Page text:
Summary Of A Whisper Of Aids By Mary Fisher

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Pain is hard to be spoken: especially that of a woman who also share her experience and creates a movement. One such woman, Mary Fisher, wrote “A Whisper of Aids,” spoken in 1992 at the Republican National Convention, reaching out for awareness for people with the disease and eventually became the face of the campaign. Fisher builds her speech with credibility and beliefs, appeals with emotion to get the attention of her audience, and also uses facts and statistics to embellish her argument. All of these methods, also referred to as Logos, Pathos, and Ethos, adhere to Fisher’s monologue and makes her point sound more valuable. To begin with, Mary Fisher explains her argument by mentioning facts and statistics, also known as Logos. She mentions, …show more content…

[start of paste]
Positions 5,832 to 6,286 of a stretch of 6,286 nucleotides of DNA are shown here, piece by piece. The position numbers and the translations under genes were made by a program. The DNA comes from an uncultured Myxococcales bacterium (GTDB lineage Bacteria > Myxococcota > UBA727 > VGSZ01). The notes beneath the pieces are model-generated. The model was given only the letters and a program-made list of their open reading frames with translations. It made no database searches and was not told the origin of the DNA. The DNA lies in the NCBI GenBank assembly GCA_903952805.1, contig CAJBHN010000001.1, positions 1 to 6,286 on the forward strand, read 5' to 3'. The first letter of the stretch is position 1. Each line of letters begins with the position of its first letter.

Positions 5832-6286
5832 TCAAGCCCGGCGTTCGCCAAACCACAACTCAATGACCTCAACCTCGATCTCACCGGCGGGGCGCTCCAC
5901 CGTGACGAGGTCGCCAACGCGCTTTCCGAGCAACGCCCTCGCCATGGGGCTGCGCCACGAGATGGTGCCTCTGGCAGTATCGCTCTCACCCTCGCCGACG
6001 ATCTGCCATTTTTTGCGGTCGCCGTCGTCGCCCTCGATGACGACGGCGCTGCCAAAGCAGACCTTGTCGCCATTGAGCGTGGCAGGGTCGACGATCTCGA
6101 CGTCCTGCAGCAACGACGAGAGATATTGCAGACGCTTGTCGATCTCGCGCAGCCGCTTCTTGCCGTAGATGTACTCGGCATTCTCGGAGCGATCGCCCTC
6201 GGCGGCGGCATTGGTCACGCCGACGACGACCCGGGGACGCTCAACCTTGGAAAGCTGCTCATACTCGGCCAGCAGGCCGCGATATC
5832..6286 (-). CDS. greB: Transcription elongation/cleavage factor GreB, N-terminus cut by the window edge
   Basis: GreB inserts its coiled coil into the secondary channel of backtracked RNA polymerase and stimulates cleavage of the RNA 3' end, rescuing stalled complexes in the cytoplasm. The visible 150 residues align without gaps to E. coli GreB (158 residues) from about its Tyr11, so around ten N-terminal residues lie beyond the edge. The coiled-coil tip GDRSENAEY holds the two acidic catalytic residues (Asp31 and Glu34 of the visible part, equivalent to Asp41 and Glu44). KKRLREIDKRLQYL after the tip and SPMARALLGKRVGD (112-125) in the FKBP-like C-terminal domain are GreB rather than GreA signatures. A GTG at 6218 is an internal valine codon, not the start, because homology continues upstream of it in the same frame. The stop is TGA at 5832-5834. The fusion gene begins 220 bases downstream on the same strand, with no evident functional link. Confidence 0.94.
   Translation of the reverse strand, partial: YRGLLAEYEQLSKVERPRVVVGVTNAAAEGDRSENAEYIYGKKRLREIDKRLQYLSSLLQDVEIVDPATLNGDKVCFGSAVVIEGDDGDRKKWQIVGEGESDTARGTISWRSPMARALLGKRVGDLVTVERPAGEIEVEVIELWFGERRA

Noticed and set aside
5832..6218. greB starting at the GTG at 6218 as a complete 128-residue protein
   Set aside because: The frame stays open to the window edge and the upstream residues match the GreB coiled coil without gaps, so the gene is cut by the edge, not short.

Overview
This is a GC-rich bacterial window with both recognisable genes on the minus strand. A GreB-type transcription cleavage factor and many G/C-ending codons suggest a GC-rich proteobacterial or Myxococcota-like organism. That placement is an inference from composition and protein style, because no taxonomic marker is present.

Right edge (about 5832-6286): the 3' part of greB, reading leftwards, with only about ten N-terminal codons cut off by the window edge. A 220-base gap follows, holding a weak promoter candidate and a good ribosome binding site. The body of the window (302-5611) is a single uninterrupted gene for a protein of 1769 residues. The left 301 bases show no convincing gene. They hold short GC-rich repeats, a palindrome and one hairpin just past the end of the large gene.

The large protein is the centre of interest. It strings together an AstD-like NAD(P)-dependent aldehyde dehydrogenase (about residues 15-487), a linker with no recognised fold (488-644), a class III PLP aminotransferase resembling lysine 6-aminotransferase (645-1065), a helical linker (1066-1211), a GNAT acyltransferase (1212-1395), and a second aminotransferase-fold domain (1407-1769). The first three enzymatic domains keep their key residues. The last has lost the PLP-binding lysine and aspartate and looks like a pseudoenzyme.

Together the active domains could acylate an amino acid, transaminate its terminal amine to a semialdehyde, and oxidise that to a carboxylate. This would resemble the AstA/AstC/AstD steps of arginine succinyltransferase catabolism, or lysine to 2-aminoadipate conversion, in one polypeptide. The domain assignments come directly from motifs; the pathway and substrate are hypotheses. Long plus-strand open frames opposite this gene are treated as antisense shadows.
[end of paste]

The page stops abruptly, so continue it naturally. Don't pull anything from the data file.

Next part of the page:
She points out, “This is not a distant threat. It is a present danger. The rate of infection is increasing fastest among women and children” (Fisher 2). Fisher combines actuality with information that she knows to enhance her speech and her issue as a whole. Rodriguez2 Secondly, Fisher utilizes Pathos by grabbing at her audience with emotional statements Fisher commences to articulate her speech, showing her pain by mentioning the problems that she has at home while dealing with her illness. Fisher resonates, “Though I am white and a mother, I am one with a black infant struggling with tubes in a Philadelphia hospital” (Fisher 2). By mentioning this, she appeals to the audience to feel pity or sorrow and take her issue into more consideration. She emphasizes her point again of those who are affected by the disease that they are just like anyone else. She expresses, “Each of them is exactly what God made: a person; not evil, deserving of our judgment; not victims, longing for our pity -- people, ready for support and worthy of compassion” (Fisher 3). She conveys her point with this method In the same way, Fisher supports her element with her own beliefs and

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